US And Russian Warships Almost Collide Near The Philippine Sea

According to Reuters, the US Navy said a Russian destroyer almost collided with one of its warships early Friday morning in the Philippine Sea and denounced the incident as “unsafe and unprofessional.”

“While operating in the Philippine Sea, a Russian Destroyer Udaloy IDD 572 made an unsafe maneuver against USS Chancellorsville,” US Seventh Fleet spokesman Commander Clayton Doss said Friday morning.

A US official told CNN that the US Navy is in the process of declassifying footage to show exactly what happened to prove Russian aggression.

The Navy said the incident occurred in the Philippine Sea while the Russians said it was in the East China Sea. The boundary between the two bodies of water is the Senakaku Islands, which are a group of uninhabited islands in the East China Sea, located approximately due east of Mainland China, northeast of Taiwan, west of Okinawa Island.

Update: The Navy just decalassified the following two stunning videos of the incident.

We reported last November that the Senakaku Islands could be a “flashpoint for war.”

However, the Russian Navy has a different description of what happened: they said the USS Chancellorsville, a Ticonderoga-class guided-missile cruiser, radically changed course and came within just 50 meters of the Russian destroyer Admiral Vinogradov. It added in a statement that a collision was averted by emergency maneuvers.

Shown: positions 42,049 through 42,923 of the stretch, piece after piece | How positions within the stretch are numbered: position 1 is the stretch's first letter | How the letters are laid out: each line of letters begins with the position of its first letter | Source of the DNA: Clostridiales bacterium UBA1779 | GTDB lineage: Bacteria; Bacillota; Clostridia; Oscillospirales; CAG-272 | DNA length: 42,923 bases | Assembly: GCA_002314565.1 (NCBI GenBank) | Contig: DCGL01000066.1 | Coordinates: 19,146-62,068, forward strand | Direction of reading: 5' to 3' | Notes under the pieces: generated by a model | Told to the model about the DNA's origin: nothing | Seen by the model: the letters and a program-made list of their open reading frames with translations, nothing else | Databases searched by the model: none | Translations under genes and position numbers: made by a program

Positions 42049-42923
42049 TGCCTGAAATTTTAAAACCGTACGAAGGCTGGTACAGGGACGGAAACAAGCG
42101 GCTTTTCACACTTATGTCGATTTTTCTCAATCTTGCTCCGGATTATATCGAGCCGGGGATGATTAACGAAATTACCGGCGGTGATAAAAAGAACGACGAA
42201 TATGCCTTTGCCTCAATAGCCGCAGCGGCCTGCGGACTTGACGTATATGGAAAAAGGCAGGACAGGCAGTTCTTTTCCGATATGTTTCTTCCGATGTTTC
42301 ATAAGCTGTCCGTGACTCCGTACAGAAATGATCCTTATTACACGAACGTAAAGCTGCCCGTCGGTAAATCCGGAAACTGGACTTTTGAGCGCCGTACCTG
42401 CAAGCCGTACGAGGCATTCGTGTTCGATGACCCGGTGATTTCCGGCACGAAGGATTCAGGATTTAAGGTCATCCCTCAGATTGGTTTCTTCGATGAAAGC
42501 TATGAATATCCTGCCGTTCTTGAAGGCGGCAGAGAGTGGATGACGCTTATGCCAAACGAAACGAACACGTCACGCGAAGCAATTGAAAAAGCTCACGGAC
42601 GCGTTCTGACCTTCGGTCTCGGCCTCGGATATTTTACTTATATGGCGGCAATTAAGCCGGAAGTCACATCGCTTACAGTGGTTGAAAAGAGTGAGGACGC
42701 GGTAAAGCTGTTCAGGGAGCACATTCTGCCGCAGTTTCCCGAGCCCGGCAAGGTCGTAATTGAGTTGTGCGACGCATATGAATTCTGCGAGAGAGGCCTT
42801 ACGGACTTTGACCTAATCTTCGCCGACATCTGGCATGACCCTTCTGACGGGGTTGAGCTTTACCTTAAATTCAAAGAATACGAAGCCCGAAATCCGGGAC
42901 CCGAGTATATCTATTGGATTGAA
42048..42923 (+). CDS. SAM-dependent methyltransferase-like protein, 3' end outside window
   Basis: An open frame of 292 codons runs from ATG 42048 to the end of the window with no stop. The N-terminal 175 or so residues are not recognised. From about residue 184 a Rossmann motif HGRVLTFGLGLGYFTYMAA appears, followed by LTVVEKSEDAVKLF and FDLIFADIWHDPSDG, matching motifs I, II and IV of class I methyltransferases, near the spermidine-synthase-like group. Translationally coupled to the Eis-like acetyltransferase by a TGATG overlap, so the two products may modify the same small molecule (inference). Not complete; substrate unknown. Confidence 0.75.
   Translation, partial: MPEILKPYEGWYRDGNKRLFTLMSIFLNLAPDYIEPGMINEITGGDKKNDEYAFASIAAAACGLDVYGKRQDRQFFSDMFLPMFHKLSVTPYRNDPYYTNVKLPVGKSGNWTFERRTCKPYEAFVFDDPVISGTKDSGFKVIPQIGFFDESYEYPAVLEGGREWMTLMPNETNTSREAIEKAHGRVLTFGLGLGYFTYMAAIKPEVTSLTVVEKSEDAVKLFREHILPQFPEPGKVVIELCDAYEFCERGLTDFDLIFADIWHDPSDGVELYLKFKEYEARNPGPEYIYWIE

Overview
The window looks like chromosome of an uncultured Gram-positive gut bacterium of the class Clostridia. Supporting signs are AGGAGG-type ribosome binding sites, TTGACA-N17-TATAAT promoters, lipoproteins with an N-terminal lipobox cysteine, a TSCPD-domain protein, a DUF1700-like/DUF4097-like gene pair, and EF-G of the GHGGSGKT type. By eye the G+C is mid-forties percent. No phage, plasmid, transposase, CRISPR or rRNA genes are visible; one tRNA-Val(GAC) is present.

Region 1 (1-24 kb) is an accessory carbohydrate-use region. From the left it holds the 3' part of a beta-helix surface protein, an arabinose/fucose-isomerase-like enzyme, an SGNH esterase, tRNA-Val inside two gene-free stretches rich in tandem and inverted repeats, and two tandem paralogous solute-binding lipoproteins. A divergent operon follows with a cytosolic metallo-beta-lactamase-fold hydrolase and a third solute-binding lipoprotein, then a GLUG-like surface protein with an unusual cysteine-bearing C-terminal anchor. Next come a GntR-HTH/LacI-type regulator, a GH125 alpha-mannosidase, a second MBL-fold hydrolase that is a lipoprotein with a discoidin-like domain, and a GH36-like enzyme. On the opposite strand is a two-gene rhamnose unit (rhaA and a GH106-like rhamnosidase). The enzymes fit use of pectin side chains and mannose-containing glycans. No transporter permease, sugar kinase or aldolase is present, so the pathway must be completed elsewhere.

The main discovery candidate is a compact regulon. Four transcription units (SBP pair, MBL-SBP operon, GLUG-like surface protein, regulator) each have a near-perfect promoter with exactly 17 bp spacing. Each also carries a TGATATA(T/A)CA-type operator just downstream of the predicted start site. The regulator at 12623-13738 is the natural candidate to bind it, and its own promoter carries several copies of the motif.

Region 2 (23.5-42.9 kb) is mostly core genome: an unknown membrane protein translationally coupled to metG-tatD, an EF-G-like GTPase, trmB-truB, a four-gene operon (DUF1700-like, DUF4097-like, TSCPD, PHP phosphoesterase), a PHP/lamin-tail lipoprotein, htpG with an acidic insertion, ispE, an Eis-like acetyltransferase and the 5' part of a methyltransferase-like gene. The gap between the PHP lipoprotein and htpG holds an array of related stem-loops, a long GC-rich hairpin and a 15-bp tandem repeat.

The statement from Russia’s Pacific Fleet said the “actions of the American ship are unacceptable.”

The near collision comes just three days after a Russian Sukhoi Su-35 unsafely intercepted a US Navy warplane over the Mediterranean.

Tensions between Beijing and Washington have been elevated in the South China Sea. American warships using Freedom of Navigation Operations have been recently sailing within 12 nautical miles of Chinese militarized islands, which has deeply angered Beijing.

This comes at a time when the US has been lured into Thucydides’s trap: the rising power (China/Russia) challenge the status quo (the US) and ultimately has put the world onto a collision course for war. If you’re curious as to how the next shooting war might start, well, it could very well be a collision of warships near the Senakaku Islands or somewhere in the South China Sea.

via ZeroHedge News Tyler Durden

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